Volume 8, Issue 2
  • ISSN: 2001-0818
  • E-ISSN:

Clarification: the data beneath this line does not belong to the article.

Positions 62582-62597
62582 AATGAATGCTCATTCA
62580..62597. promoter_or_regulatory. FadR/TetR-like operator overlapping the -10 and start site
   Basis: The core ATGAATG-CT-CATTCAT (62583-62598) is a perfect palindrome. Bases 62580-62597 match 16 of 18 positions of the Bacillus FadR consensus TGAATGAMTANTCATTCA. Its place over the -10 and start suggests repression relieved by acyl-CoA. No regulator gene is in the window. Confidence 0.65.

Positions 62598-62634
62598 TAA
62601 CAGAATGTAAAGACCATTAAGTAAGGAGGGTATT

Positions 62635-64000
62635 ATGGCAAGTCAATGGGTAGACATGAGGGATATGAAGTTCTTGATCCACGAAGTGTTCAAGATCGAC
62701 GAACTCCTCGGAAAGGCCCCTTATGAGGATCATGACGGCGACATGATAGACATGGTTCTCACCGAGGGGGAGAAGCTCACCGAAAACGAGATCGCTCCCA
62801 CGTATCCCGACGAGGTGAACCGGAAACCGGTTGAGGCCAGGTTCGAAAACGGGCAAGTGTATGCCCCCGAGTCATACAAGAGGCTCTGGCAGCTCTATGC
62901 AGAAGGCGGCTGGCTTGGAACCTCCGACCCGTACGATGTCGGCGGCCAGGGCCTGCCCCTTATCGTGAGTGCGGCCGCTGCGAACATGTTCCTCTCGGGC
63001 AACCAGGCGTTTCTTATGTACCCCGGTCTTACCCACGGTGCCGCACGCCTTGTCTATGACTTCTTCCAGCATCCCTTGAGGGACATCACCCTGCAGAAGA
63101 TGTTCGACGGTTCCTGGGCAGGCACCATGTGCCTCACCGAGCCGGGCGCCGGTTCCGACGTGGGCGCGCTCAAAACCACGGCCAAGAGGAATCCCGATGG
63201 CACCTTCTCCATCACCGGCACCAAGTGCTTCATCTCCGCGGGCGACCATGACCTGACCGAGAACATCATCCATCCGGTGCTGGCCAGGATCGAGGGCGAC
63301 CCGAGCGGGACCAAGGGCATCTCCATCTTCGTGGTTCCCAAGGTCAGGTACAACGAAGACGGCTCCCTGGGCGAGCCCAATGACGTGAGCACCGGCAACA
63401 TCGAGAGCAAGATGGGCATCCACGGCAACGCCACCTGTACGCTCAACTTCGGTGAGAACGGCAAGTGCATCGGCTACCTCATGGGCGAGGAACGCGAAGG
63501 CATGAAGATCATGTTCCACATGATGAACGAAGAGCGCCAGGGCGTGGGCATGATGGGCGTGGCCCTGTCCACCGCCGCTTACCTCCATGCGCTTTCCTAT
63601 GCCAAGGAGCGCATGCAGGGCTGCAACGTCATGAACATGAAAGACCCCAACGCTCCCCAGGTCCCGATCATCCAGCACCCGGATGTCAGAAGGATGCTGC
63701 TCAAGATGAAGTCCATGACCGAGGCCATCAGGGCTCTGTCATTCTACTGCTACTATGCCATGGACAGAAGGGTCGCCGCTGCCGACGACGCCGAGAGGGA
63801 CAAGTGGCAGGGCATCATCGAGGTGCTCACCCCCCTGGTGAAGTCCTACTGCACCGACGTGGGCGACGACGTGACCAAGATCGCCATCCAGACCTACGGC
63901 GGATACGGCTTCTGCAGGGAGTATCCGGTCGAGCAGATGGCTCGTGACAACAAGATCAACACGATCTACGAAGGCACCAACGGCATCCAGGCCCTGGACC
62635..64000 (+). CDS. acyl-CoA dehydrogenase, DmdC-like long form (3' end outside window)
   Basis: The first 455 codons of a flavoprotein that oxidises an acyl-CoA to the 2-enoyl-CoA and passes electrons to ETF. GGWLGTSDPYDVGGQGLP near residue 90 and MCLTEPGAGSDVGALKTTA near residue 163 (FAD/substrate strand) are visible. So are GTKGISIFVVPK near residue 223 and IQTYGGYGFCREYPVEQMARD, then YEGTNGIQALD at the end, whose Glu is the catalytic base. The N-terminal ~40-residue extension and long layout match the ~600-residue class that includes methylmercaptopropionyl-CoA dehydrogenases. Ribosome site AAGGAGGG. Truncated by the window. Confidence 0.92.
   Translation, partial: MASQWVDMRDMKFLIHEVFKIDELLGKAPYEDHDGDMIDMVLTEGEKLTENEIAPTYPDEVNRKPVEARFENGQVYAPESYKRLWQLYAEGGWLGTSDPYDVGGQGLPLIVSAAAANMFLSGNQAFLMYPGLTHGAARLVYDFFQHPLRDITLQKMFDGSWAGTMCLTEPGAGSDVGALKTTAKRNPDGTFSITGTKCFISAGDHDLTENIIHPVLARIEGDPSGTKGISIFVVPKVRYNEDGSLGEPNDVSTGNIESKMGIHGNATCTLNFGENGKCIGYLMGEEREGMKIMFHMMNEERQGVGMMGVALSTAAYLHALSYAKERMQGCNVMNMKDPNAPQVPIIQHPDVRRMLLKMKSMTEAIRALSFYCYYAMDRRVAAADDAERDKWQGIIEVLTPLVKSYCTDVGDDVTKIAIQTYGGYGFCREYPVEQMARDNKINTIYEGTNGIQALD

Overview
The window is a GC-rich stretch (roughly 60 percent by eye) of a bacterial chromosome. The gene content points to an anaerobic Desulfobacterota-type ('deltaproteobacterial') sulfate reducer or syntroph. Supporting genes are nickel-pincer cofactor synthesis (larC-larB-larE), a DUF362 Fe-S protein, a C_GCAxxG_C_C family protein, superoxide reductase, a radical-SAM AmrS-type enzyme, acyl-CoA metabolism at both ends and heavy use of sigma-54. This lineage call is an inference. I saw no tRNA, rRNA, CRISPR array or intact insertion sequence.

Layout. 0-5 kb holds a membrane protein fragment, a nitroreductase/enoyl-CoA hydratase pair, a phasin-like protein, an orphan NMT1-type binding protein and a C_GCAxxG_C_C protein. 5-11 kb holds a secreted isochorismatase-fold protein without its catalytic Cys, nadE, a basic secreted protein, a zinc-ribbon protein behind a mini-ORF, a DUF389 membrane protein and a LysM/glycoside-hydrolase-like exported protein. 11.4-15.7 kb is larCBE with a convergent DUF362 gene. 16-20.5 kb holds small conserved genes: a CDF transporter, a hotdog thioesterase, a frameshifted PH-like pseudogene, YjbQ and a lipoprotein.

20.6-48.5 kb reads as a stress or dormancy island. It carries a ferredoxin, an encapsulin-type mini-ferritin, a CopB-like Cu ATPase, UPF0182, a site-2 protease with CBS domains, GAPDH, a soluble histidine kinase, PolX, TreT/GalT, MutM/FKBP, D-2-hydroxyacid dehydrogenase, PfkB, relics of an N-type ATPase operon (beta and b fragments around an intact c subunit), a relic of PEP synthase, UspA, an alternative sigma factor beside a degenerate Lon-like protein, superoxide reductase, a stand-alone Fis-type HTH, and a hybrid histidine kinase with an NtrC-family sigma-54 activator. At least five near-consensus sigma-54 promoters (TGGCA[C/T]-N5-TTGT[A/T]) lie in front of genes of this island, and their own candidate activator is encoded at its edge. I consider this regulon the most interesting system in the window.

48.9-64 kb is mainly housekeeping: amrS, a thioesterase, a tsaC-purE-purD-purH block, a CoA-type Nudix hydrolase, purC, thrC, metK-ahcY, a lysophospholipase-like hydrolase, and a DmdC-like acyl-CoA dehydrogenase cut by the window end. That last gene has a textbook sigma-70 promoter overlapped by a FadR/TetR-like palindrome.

Investigative journalism across national borders is well known for the large projects, initiated by the International Consortium of Investigative Journalists (ICIJ), with hundreds of reporters in many countries who collaborate to produce coverage such as the Panama Papers. However, there are also many examples in the field of global investigative journalism that are microcosms of their larger counterparts. These smaller or ‘microcosm’ cross-border collaborations are instigated and carried out by a small group of reporters, possibly including freelance reporters. Like their larger counterparts, ‘microcosm investigations’ can also lead to sociopolitical change and thus are deservedly classified as investigative journalism. Microcosm investigations can therefore be viewed as part of a suggested global fourth estate that is calling power to account. The purpose of the article is to examine the characteristics of ‘microcosm’-oriented global investigative journalism and to demonstrate the similarities and differences compared with its larger and more visible counterpart. The empirical material consists of interviews with Australian journalists who were shortlisted as finalists and who won national journalism awards, sponsored by the Walkley Foundation. The findings indicate that new technologies that enable cross-border collaboration are enabling the emergence of a global fourth estate. In the concluding discussion it is argued that for the expansion and mainstreaming of global investigative journalism, the multiple small-scale projects undertaken should collectively be viewed as equally important, if not more important, than the fewer but larger and better-known collaborations. Microcosm collaborations offer opportunities for the proliferation of cross-border media coverage that can be accomplished even by relatively small media outlets.


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